6. Love this! My family is currently hosting a girl from Thailand at my house and my grandparents are hosting a girl from Thailand as well. They are the sweetest and happiest definitely. I plan on going to Thailand in the next year to visit them and if I decide to take a Gap Year this coming year then I hope to stay there a bit longer and explore with the advice you guys have given!

  7. I’m doing a high school exchange in Thailand for 8 months and some things I’ve noticed is that the students have t have tutor sessions after school to have a chance of getting into uni, Thai people are very open and accepting of homosexuality, there are heaps of lady boys (boys who want to be girls), kah and kup are also signs of femininity and masculinity… There are plastic surgery clinics everywhere as well as true cafes (in Bangkok)
    All the Thai women hold hands everywhere yet it is unnaceptable for a teen to hold hands with the opposite sex in public.
    There are different levels of the wai. For a monk you must have the bottom of your palms on the tip of your nose, for an elder your palms must be close to your chin and to reply to a younger persons wai you hands can be below your chin

  8. I only spent a few days in Bangkok last time but plan on spending a lot longer next time around so it was good to see your double visa comment, noted that one down straight away. Any idea if you can do the same with other countries nearby..?

    The spicy food comment was funny, I ordered Thai spicy and always had a laugh as they would often hang around for a minute to see my reaction but I love spicy food and just carried on unsure whether I had disappointed them or impressed them.>!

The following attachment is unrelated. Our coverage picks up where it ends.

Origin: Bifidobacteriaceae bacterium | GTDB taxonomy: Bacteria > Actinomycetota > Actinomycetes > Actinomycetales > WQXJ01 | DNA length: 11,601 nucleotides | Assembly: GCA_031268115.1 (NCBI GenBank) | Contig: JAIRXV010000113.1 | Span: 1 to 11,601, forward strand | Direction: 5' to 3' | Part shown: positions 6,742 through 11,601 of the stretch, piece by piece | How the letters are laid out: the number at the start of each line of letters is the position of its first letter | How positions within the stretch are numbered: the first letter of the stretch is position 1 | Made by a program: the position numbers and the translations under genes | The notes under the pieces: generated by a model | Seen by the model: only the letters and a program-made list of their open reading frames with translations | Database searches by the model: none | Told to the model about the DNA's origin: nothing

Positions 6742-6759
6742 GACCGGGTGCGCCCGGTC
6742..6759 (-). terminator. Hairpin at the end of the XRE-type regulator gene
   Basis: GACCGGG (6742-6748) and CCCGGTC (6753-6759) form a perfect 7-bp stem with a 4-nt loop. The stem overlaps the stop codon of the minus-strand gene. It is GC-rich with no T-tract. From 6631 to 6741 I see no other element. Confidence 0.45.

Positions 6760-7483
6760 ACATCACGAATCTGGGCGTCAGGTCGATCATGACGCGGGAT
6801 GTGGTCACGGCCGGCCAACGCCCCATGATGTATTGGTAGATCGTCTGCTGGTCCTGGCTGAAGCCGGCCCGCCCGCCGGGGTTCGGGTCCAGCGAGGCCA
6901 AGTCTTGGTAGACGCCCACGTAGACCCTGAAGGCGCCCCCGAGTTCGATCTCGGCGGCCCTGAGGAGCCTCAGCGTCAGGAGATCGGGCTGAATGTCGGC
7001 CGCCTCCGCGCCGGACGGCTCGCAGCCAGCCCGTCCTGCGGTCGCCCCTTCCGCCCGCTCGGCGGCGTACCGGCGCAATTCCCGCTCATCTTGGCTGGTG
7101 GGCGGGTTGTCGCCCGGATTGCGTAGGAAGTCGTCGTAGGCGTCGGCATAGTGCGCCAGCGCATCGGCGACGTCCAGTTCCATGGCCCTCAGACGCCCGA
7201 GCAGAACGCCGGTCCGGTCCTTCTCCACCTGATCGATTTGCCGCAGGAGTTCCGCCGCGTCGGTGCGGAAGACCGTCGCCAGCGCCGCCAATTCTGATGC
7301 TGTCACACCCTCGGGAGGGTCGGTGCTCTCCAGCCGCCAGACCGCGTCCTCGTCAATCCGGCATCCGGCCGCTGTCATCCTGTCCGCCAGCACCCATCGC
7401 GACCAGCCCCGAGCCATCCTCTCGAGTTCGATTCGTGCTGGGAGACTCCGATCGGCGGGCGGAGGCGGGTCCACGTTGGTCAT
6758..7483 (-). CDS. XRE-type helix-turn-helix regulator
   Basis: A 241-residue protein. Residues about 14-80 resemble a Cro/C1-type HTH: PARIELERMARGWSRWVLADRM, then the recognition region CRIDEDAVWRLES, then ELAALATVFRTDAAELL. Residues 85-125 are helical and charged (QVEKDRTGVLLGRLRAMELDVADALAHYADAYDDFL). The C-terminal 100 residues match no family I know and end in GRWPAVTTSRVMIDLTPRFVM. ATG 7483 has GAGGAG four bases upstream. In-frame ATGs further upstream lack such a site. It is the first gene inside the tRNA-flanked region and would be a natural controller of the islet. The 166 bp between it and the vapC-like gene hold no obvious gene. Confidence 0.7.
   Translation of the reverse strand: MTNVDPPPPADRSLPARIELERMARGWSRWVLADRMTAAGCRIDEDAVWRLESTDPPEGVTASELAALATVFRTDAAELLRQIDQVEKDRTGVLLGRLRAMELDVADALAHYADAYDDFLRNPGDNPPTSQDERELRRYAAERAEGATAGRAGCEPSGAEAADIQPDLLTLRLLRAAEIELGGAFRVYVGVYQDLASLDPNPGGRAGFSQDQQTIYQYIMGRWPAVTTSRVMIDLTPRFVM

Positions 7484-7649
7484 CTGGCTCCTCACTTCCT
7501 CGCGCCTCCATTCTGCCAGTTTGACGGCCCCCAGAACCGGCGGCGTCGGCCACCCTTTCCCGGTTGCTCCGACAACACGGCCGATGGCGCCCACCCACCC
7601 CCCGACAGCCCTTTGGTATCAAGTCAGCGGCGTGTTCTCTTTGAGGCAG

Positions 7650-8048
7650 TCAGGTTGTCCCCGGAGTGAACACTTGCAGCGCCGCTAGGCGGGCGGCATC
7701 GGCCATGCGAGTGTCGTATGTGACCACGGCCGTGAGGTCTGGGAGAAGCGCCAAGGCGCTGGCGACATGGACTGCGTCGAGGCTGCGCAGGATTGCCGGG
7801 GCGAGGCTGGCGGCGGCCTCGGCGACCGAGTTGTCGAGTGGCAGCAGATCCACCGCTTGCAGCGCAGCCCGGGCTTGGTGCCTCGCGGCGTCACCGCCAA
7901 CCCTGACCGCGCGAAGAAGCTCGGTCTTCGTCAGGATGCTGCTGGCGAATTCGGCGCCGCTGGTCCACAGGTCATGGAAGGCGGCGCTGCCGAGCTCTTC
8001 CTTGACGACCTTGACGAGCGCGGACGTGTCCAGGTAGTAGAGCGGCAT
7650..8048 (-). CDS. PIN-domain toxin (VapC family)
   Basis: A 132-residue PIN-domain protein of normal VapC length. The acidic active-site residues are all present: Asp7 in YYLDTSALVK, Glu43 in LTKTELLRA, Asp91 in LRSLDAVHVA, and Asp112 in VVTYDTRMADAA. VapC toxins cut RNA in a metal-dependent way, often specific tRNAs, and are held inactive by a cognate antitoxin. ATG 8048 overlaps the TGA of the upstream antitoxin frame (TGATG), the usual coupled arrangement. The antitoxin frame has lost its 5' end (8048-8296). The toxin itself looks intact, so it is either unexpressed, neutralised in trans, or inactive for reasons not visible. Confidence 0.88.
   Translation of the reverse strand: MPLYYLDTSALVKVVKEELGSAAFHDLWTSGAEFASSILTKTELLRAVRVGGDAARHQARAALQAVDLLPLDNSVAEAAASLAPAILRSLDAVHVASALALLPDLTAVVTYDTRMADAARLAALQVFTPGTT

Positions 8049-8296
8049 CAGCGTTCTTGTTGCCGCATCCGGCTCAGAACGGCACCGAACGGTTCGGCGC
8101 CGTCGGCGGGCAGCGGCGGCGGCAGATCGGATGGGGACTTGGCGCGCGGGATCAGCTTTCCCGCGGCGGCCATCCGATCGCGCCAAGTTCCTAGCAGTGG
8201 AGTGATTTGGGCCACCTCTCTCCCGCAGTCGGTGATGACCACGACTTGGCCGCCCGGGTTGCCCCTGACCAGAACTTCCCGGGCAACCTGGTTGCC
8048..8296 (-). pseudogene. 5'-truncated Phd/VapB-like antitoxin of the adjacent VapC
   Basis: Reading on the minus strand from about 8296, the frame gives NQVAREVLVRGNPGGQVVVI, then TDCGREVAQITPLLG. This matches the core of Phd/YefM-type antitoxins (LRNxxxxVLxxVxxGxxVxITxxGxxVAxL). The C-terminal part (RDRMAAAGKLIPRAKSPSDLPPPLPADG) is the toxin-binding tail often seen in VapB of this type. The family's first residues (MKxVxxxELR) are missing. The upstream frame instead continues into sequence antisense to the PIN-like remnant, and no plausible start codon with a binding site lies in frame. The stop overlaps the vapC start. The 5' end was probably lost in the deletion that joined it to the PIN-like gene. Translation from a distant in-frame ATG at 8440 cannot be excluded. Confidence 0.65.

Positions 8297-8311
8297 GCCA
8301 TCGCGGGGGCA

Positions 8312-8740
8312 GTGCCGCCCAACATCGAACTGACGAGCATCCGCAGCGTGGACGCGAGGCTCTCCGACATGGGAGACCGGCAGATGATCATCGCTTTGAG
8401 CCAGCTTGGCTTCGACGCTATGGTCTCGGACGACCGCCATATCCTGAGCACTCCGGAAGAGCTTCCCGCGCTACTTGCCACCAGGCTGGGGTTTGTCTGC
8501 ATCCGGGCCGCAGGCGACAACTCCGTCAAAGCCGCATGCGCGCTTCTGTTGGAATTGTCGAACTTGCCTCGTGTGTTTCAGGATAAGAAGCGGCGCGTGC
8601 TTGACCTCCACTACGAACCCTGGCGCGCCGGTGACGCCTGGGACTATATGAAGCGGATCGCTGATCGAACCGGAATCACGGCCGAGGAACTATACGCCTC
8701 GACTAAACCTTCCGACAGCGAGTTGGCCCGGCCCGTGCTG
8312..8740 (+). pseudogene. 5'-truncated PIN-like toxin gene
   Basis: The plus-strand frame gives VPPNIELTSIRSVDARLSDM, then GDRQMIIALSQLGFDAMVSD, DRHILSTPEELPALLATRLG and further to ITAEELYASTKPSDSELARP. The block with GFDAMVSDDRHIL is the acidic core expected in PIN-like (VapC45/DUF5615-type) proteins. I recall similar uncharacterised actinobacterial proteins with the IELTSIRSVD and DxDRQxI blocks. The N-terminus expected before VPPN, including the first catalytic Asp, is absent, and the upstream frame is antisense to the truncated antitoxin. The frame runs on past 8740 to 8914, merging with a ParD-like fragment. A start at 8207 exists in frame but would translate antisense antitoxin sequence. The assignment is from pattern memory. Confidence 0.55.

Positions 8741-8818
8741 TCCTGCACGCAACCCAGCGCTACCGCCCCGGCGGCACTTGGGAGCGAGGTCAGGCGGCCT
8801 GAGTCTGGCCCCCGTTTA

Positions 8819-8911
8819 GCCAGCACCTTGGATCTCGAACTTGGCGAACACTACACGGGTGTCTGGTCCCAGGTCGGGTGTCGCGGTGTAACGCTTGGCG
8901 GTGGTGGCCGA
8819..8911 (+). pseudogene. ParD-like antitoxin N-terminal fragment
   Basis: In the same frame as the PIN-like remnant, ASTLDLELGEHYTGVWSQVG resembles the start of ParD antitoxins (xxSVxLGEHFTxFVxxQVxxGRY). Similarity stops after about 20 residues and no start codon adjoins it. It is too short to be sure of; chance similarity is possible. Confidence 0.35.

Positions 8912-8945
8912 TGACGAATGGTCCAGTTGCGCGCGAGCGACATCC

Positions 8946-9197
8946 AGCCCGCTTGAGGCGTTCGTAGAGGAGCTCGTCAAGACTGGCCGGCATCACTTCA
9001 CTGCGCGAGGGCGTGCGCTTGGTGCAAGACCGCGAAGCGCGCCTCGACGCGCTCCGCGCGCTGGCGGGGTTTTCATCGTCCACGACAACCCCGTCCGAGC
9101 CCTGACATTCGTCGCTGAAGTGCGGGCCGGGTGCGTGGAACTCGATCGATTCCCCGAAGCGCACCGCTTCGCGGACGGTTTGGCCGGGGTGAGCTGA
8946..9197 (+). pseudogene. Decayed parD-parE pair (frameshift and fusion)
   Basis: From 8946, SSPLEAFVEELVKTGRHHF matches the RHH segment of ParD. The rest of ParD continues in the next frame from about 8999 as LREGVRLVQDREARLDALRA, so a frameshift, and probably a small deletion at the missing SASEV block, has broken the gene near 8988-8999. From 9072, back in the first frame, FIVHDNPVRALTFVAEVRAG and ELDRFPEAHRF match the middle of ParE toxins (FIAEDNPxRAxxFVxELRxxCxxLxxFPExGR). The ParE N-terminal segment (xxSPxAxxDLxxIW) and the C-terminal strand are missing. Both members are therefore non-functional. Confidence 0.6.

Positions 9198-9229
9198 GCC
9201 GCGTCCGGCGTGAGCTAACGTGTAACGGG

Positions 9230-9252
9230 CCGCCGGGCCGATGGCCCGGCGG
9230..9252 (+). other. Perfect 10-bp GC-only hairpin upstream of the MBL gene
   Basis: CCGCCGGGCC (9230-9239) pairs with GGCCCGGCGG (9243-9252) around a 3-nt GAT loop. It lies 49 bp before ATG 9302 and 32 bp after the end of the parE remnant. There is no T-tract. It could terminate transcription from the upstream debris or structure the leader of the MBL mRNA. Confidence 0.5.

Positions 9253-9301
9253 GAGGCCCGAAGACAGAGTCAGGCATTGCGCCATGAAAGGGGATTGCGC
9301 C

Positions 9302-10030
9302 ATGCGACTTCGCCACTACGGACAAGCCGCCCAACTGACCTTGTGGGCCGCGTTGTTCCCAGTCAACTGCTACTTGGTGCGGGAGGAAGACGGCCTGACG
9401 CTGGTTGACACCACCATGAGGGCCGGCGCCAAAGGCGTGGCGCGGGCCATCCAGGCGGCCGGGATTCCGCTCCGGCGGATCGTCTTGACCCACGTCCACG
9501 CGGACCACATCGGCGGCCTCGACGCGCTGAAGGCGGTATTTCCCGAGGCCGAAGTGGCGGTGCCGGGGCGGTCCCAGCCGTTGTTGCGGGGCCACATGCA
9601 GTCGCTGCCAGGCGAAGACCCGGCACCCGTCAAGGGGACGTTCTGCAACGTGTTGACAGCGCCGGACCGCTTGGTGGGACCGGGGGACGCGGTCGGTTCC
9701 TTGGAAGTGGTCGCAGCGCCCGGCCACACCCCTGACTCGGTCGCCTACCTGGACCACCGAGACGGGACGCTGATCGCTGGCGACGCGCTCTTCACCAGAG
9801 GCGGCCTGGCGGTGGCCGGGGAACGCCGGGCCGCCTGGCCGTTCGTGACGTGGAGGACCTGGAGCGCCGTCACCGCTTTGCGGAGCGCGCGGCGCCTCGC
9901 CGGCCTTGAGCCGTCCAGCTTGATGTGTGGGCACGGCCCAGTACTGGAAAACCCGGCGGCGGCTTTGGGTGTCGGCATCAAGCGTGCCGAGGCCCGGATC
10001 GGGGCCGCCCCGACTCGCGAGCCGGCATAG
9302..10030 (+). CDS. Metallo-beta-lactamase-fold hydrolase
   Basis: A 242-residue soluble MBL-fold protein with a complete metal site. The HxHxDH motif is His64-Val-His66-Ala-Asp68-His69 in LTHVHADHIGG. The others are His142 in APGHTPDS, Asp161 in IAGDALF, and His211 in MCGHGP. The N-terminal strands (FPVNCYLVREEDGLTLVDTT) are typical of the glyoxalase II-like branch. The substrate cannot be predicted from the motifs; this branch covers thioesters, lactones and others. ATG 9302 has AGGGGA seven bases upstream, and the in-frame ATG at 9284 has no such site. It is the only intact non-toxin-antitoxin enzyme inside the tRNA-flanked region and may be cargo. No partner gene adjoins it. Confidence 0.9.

Also, although I was told not to do this I wandered around a lot of back streets and found some great wee food places, shops and even to my delight a couple of fire and acrobatic displays that very few foreigners appeared to be at which was good for me as I could see over everybody 😀

  9. What about the amazing and ubiquitous Thai massage! I had at least two a week while visiting the small islands around the beautiful larger island of koh Samui. Great way to chillax. Great blog BTW.

  10. You are very observant! I am Thai and I really enjoyed reading your list.
    The photos in no. 8 and no. 9 made me laugh. But, you did not mention “Tuk Tuk” in the transport section. Have you seen or rided a “Tuk Tuk”?
    No.14 is very new for me. I’ve never seen ATMs in temple before!

    • I’m Thai, so sorry if my english isn’t as good.
      I love how you explain Thai things in the way I don’t normally hear. You are welcome to visit our country all the time. : )

      The red liquid you see is called ‘Nam Daeng'(or hale’s blue boy) literally means red liquid. It tastes like syrup and we do drink them sometimes but normally it’s for young children.
      I don’t know why people think the spirits like it, or maybe the spirits are children?

      Ps. I’ve never seen ATM in a temple too. I don’t know why people would need it.

  11. I like your information for me a guide to Thailand. Awesome list and gorgeous photos. I particularly love your coconut ice cream. Thailand is amazing!

  12. Awesome post. I am landing in Thailand in a month and I should be there for quite a while. I actually land on my birthday, and I am hoping to go to the Lantern festival while there on the 16th!

  13. Thailand – is a great, fantastic country! I like this country from beginning to the end. It was my best first travel impressions, when I visited this country for a first time. Every time, when I read any review about Thailand, I can’t stop reading. It always something new you can find in each post about this country. Thank for your review!

  14. Hi the both of you, first of all great job with the travel budget app 🙂 I have just downloaded it to be ready for my longer trip to Asia starting November 2013 🙂 Your blogg has been far the best I have found on the web! I have ordered many travel guides but all seems so touristic and I really want to experience some rural stuff instead of following the tipps of Lonely Planet all day long. Do you have any cool recommendations in regards to trekking / kajak adventures along rivers / lakes etc in Thailand and Laos? I have heard that Chiang Mai is really famous for trekking but I would like to avoid this spot as this is way too touristic for me 🙂 thx for letting me know 🙂